Sunday’s political shows had a range of political commentators discussing social media, Brexit, obesity, party policy and the East Coast Main Line.
Various newspaper outlets were unhappy with the guests on the Sunday political shows due to the heavy presence of those who campaigned for ‘Remain’ in the EU referendum. The star of Sunday’s shows was not a guest, though, it was Emma Barnett (standing in for Marr) who put the politicians under the microscope.
Matt Hancock represented the Government on both Peston and Marr. Hancock was asked by Barnett about an invitation he sent to 14 large social media companies to attend a Government meeting, which resulted in only four attending. Hancock tried to dress this up by saying other social media companies exist and have issues, but Barnett pointed out that it does not inspire much confidence when these companies do not bother to attend something organised by the Government.
Barnett said Mark Zuckerberg has been before the US senate and will be going before the EU parliament. The appearance before the EU parliament is in question as reports say MEPs want the meeting to be live streamed whereas the agreement was that it would be behind closed doors, possibly the reason Zuckerberg agreed.
Peston reiterated that the Government does not have the power to do anything to social media companies. Hancock replied by saying the Government will publish a white paper later this year and will legislate in the next couple of years to get the powers it needs.
Hancock was also asked about Brexit by Barnett, he said it is the job of Michel Barnier to say the UK is in a weak position and it is the job of the Government to get the best possible deal.
Shadow International Trade Secretary, Barry Gardiner, faced Emma Barnett and was grilled on Labour policy relating to the single market. Focus was put on the Labour candidate for the upcoming Lewisham East by-election, Janet Daby. Barnett said Daby is asking people to vote for her and she supports staying in the single market, which is not Labour policy.
Gardiner was then questioned on his view versus the Labour party’s position. Gardiner said the position of the Labour party is to hold the Government to account on the promise they made to secure the same benefits outside the EU as the country enjoys inside the EU. Barnett presented Gardiner with his own remarks criticising this position. Barnett noted that Jeremy Corbyn has kept Gardiner in place despite this criticism but Owen Smith did not enjoy the same privilege.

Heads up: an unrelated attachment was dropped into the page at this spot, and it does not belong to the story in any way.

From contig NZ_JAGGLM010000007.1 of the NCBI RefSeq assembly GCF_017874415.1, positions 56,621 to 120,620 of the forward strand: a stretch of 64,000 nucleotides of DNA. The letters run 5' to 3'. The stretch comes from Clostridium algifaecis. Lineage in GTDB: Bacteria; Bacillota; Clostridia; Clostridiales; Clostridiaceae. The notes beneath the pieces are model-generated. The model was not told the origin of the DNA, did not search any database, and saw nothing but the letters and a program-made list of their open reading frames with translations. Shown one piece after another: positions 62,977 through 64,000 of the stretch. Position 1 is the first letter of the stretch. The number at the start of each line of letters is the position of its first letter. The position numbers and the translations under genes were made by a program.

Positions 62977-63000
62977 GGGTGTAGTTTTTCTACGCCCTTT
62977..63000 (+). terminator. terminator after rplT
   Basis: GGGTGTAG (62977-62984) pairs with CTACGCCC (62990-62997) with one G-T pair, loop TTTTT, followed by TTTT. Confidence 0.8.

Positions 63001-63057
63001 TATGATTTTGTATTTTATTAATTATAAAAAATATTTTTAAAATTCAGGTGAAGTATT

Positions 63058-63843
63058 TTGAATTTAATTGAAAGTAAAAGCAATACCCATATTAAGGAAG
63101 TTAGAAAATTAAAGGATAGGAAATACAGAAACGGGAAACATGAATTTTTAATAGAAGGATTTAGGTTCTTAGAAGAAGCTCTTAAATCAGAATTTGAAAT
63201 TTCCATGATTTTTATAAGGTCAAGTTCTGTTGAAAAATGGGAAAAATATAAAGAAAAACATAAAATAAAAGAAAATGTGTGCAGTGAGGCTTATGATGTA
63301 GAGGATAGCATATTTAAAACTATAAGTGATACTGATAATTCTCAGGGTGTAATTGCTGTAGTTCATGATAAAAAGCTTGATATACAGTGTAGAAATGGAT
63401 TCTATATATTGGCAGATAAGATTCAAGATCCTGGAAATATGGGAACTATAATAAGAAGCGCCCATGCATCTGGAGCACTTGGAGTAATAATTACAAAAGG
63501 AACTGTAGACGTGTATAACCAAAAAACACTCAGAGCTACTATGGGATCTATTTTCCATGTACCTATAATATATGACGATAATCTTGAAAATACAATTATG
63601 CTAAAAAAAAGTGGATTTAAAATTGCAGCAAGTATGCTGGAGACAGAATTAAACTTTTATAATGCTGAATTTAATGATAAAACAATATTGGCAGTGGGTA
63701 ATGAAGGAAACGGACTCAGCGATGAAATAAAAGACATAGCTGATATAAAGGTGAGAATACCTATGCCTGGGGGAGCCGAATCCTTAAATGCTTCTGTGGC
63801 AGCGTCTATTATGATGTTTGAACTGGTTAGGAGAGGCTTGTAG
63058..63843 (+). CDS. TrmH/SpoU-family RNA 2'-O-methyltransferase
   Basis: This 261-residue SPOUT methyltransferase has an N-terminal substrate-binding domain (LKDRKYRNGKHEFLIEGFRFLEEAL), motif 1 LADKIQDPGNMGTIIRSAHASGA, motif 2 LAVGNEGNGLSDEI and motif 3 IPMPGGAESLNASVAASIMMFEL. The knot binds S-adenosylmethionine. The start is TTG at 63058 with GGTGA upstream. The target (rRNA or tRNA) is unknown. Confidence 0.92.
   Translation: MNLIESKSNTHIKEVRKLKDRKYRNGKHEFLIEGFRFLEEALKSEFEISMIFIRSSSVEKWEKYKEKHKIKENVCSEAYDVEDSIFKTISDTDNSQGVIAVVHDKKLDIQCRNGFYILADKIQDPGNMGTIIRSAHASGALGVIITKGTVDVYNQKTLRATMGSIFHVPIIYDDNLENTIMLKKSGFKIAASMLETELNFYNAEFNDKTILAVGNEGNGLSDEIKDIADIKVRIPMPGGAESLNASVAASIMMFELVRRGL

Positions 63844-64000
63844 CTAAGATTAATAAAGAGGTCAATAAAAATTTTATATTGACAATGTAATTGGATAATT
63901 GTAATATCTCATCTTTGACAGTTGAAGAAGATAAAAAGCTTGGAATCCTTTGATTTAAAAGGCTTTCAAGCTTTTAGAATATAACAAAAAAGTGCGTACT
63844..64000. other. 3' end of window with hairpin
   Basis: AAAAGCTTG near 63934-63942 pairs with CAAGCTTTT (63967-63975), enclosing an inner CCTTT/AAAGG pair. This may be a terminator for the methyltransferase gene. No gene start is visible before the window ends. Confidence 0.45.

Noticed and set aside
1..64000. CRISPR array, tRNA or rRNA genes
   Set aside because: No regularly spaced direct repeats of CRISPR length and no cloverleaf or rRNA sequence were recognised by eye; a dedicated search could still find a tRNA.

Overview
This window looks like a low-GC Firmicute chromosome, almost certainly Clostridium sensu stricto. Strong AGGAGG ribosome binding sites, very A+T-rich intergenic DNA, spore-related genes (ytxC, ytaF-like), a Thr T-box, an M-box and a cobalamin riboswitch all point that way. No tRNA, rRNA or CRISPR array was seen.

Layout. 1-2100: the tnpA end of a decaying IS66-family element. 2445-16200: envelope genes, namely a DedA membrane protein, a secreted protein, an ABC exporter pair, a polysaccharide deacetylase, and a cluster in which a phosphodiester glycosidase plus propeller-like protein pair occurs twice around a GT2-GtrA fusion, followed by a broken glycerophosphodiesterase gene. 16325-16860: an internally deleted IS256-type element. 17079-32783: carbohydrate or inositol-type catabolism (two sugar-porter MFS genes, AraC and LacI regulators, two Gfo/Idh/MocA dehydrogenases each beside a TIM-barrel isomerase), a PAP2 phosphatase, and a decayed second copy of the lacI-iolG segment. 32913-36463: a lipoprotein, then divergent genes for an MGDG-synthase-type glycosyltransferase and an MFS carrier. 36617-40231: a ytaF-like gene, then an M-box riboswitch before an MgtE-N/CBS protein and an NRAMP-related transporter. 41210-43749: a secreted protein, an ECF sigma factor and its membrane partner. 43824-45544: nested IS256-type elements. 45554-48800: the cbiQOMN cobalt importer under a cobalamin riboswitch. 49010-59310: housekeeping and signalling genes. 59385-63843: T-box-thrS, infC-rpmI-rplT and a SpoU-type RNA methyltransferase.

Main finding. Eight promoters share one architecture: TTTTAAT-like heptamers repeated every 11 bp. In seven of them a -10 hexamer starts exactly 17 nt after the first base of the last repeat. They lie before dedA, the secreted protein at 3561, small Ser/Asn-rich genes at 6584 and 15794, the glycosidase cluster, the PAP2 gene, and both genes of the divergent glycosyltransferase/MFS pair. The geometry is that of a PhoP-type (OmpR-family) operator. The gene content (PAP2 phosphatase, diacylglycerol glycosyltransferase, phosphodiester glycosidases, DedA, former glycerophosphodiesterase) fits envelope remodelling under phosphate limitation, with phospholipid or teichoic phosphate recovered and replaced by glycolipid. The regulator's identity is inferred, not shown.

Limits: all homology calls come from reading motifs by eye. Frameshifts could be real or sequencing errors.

Nicola Sturgeon was on Peston and was asked about childhood obesity as the First Minister has committed to childhood obesity being halved by 2030. Sturgeon met with Jamie Oliver and was asked whether she is supportive of the two-for-one pizza deals. Sturgeon said childhood obesity needs to be tackled and over consumption is a part of this but she is not looking to make shopping more expensive for families. Sturgeon said over the next two weeks, a debate will be restarted about why independence is an opportunity for Scotland.
Len McCluskey was also on Peston and seemed to be somewhat sympathetic to Ken Livingstone when asked whether the former London Mayor should be expelled from the party. McCluskey said a rule against stupidity would result in many people being expelled including Livingstone. He was accused of dodging the question as Livingstone has not been expelled for being stupid. Peston asked McCluskey about his opinion on the possible deselection of Labour MPs who criticise Corbyn, McCluskey said criticism is fine so long as it is constructive.
McCluskey then got into a debate with Lord Peter Mandelson on the terms by which the UK will leave the single market. McCluskey said the Labour party would negotiate better with the EU than the current Government; Mandelson said the Government is making the same claim, but it has little real meaning on its own.
The day after the Royal Wedding, Lord Mandelson said the wedding made him so happy he is now thinking about getting married.
Speaking on the East Coast Main Line being bought back into public hands, Shadow Transport Secretary, Andy McDonald, said private companies do not invest in the railway; Sophie Ridge said Virgin had invested more in two years than the five before that. McDonald was asked by Ridge whether fares under Labour would go down – he could not commit to this but said they would be more affordable. Minister for Digital, Margot James, said the people who support renationalisation did not live through the days of British Rail.
McDonald was also asked about allegations of bullying by John Bercow, the Shadow Transport Secretary responded by saying he thinks Bercow is an excellent speaker.